Smoking cessation pharmacotherapies tested in persons with opioid use disorder have produced low quit rates. Electronic cigarettes (e-cigarettes) have been used by many methadone-maintained (MMT) smokers, but controlled trials evaluating cessation and reduction outcomes have not been performed in this population with deleterious tobacco-related health consequences.Methods:
In this open trial of NJOY e-cigarettes, MMT smokers received 6 weeks of treatment and were instructed to use only e-cigarettes. Outcomes included carbon monoxide confirmed 7-day point smoking cessation prevalence at week 7 (end of treatment) and self-reported change in mean cigarettes per day (CPD) at each 2-week assessment. The final assessment was 2 weeks after treatment ended (week 9).Results:
The 12 participants averaged 46 years old and 50% were male. On average, participants reported smoking 17.8 (±5.3) CPD. One person had a biochemically confirmed quit at week 7. Participants tended to report marked reductions in mean CPD between quit day (week 1) and the week 3 assessment. Relative to baseline, statistically significant reductions in mean CPD were observed at all follow-up assessments. Mean reductions in CPD were −12.4 (95% confidence interval [CI]: −15.0, −9.9; P < .001), −14.8 (95% CI: −17.4, −12.2; P < .001), −13.9 (95% CI: −16.6, −11.2), and −10.8 (95% CI: −13.4, −8.2; P < .01) at the 3-, 5-, 7-, and 9-week assessments, respectively. Adherence to e-cigarettes was 89.1% during the 6 treatment weeks.Conclusions:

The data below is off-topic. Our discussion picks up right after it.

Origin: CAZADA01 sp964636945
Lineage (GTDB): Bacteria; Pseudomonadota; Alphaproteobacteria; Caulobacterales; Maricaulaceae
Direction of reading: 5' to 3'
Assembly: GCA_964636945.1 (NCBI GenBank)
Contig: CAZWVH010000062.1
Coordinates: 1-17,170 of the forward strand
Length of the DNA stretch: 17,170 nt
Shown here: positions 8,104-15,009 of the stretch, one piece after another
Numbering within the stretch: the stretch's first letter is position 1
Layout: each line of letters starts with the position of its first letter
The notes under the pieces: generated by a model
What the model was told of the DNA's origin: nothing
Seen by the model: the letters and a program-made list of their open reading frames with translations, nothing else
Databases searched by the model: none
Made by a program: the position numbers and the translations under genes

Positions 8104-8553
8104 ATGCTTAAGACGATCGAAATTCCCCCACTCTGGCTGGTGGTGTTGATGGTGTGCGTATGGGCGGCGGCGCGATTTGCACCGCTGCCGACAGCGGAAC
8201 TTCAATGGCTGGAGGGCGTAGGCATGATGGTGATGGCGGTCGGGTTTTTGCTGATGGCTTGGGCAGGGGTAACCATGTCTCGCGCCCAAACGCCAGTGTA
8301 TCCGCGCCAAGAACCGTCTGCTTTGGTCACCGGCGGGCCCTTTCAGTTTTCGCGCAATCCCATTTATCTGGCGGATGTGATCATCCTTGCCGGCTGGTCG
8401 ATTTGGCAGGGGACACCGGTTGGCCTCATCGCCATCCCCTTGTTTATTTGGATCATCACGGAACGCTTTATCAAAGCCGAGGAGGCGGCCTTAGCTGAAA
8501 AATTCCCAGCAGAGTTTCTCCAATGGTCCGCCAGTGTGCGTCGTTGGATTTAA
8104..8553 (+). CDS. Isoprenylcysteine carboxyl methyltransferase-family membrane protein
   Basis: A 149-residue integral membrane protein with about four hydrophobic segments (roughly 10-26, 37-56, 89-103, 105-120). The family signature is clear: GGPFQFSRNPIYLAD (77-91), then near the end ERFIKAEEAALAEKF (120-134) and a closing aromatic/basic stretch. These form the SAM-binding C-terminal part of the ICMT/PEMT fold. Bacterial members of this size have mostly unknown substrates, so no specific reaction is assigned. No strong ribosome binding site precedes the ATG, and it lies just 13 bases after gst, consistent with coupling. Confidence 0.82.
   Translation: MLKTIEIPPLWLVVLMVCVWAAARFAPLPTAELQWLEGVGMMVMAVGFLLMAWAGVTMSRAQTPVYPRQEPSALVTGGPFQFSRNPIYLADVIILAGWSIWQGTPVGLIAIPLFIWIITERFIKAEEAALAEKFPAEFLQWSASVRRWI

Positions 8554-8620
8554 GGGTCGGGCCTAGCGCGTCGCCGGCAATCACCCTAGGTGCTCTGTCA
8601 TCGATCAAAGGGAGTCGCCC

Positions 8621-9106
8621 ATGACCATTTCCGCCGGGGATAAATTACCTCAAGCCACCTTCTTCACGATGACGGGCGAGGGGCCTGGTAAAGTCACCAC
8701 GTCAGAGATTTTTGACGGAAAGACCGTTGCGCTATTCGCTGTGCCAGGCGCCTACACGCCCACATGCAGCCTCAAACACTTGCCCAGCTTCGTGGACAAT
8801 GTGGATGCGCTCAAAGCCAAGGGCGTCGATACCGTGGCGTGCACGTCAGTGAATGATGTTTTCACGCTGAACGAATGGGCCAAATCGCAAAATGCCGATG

E-cigarettes were associated with reductions in cigarette use. Smoking cessation rates in MMT smokers are low and whether long-term smoking reductions can persist and produce health benefits should be studied.Implications:
E-cigarettes were associated with reduced tobacco use in MMT smokers. Adherence to e-cigarettes is high among methadone smokers. Week-7 smoking quit rates are similar to pharmacotherapies tested in this population.